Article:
Numerous European countries have adopted crypto, especially Bitcoin, and Estonia is one of the leaders in Europe in fintech and friendliness towards cryptocurrencies in general, but now there is a new crypto legal framework that will affect the situation in the country.
Crypto in Europe
According to Crypto Event, Cryptocurrencies are legal throughout the European Union, but specific regulation and taxation standards vary widely. In matters of taxes, most EU countries are guided by the decision of the European Court of Justice of 2015, according to which the exchange of cryptocurrencies should be exempted from value-added tax (VAT), and the holder of coins should pay a capital gains tax.
Gradually, all countries adjust their regulatory standards to the FATF cryptocurrency regulation recommendations of June 21st, 2019. According to them, crypto websites should begin to comply with strict KYC/AML standards, as well as exchange user data with each other and the regulator.
In January 2020, the Fifth EU Anti-Money Laundering Directive (5 AMLD) entered into force, requiring mandatory registration of cryptocurrency exchanges with financial regulators and the transfer of customer wallet addresses to them. In general, the EU is gradually tightening the regulation of the cryptocurrency market.
The case of Estonia
Estonia is also among the cryptocurrency users. The authorities consider cryptocurrencies as digital assets that can be used as a payment instrument, but not be legal tender. As in other European countries, in Estonia crypto exchanges must receive two licenses:
- from a virtual currency exchange operator
- from a virtual currency wallet operator.
In January 2020, the country’s authorities announced that virtual currency service providers would be treated in the same way as financial institutions in accordance with Estonian anti-money laundering and anti-terrorist financing law.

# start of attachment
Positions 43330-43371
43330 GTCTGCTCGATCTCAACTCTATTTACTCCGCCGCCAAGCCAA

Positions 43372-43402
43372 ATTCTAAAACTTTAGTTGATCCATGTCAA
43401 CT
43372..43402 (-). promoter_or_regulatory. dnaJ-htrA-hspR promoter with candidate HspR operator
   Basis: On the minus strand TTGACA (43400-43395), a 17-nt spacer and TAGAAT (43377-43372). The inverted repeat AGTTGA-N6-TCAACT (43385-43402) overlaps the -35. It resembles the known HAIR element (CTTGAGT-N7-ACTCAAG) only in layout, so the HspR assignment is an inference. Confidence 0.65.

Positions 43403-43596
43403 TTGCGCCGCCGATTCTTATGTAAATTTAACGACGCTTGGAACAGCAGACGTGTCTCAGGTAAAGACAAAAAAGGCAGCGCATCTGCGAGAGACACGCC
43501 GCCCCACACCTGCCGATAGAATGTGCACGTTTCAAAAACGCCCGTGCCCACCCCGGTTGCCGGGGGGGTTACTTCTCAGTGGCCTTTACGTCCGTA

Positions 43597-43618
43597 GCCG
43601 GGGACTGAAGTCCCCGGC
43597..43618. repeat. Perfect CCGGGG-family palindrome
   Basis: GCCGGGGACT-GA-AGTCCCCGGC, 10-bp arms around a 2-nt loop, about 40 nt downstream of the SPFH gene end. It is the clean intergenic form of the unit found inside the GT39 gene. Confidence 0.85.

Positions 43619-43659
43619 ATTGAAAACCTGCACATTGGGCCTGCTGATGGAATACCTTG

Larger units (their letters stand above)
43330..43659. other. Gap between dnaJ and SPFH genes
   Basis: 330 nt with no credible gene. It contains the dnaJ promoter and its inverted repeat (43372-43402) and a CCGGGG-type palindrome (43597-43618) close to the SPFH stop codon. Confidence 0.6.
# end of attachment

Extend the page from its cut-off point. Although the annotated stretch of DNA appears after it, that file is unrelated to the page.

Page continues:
However, the recent implementation of 5 AMLD will take its toll in Estonia as well. The previously-obtained license should also comply with the new regulations, and it will hurt crypto exchanges a lot. It seems Estonia has no other way rather than to meet the requirements.
Cryptocurrencies are universal. They can act as money in transfers, as security or product for an investor, as a simple code for a programmer.
The experience of regulators around the world and in Estonia shows that cryptocurrencies are difficult to attribute to any existing asset class. The mechanical transfer of the norms of traditional regulation to cryptocurrencies does not work well. More and more regulators are tending to the obvious idea that they should be considered as a unique alternative class of assets, different from all others, with their advantages, risks and their own legal base. And given that cryptocurrencies are very different from each other – take at least decentralized and centralized projects – then, most likely, they need to be divided into several categories.
Ultimately, the way cryptocurrencies are classified largely determines the fate of the market. Crypto exchanges in Estonia will be forced to adapt to innovations, or the country will be at risk of revocation of their licenses.